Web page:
An improved technique for the fabrication of thallium-based superconducting oxides, and particularly Tl:Ba:Ca:Cu:O 2223 oxides, is described which allows production of very pure superconductors (>95% 2223 phase) having excellent structural characteristics. The method of the invention involves first forming a self-sustaining body of starting oxides and subjecting this body to a sintering technique wherein the temperature of the body is gradually raised to a maximum level of about 850°-930° C, followed by maintaining the body at this temperature for a period of about 48 hours. The body is then slowly cooled to avoid distortion and loss of superconducting character. Most preferably, the sintering is a two-stage operation, where the body is first heated at a relatively low rate (e.g., 1°-10° C/min.) to a temperature of about 650°-750° C, followed by faster heating at a higher rate to achieve the maximum sintering temperature. Cooling is likewise staged, involving slow cooling at a rate of about 0.1°-5° C/min. until a temperature of about 600°-650° C is reached. The body is maintained at this temperature for about 5-20 hours. Final cooling is allowed to occur naturally down to ambient temperature.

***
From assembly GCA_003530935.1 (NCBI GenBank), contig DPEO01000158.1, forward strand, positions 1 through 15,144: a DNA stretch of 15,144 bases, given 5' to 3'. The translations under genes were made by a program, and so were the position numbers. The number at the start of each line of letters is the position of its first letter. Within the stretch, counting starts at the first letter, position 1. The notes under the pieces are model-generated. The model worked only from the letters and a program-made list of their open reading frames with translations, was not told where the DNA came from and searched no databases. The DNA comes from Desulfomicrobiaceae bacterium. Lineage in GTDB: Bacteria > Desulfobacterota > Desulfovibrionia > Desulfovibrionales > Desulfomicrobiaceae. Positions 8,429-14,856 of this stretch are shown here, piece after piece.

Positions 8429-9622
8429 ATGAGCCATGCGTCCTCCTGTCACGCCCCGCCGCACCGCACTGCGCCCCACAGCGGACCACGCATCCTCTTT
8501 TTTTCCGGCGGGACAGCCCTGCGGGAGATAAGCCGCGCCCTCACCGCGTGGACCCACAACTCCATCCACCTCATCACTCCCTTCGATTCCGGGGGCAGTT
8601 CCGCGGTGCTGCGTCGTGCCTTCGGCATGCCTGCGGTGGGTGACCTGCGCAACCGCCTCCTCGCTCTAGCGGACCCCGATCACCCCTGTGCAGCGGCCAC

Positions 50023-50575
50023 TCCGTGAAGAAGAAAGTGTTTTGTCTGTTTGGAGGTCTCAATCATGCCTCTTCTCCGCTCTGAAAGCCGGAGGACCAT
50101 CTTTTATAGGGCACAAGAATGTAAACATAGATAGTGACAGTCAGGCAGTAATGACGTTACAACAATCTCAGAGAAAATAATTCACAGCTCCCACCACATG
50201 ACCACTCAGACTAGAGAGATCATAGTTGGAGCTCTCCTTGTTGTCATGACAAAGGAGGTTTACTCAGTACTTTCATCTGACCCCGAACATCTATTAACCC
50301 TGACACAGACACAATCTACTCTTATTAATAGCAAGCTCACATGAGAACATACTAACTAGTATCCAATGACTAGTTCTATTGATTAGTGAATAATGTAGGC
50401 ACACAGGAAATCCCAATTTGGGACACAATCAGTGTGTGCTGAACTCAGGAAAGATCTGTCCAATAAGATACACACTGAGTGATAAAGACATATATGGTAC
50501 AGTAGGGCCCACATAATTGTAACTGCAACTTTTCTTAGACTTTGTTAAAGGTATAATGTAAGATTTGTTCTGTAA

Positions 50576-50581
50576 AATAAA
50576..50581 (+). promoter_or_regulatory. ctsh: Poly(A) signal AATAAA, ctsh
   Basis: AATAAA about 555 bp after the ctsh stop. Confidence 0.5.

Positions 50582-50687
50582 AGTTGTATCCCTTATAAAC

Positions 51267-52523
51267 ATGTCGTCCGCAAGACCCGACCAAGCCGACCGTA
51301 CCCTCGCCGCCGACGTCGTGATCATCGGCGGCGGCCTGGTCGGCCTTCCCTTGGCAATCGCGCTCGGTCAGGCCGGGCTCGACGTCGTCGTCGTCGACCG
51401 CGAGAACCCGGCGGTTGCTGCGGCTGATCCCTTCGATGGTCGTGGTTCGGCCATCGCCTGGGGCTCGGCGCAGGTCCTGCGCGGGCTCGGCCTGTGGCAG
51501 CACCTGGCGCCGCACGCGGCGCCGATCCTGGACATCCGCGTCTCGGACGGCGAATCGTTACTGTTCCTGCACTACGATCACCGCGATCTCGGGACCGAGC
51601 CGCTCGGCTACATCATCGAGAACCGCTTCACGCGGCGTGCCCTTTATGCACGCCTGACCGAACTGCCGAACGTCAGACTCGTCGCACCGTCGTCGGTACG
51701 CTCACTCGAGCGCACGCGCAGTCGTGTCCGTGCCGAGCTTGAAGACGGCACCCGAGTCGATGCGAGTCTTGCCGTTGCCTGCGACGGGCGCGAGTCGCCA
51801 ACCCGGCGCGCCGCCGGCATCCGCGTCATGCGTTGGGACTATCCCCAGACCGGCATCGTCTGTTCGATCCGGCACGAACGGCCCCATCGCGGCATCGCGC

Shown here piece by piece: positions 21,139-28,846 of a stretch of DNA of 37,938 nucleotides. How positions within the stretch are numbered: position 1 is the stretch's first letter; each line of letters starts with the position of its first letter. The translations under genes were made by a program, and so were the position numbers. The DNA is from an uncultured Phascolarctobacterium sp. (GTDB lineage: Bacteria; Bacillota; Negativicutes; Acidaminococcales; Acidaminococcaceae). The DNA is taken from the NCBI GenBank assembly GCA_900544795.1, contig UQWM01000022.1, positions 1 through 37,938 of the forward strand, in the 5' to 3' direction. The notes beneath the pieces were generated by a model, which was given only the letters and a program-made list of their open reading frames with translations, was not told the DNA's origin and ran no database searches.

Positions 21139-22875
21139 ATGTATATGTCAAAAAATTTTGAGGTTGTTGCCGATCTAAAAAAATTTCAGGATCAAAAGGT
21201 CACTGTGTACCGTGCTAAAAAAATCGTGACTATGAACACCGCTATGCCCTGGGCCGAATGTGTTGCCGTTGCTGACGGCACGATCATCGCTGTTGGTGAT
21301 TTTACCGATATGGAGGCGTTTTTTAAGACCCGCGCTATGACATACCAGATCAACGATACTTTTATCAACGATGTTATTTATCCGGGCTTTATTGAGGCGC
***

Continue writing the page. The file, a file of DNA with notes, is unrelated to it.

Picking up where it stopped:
Midwest Superconductivity, Inc. (Lawrence, KS); University of Arkansas (Fayetteville, AR)
Xin, Y., Sheng, Z., & Li, Y. (1994). Method of fabricating thallium-containing ceramic superconductors. Patents Granted. Retrieved from https://scholarworks.uark.edu/pat/220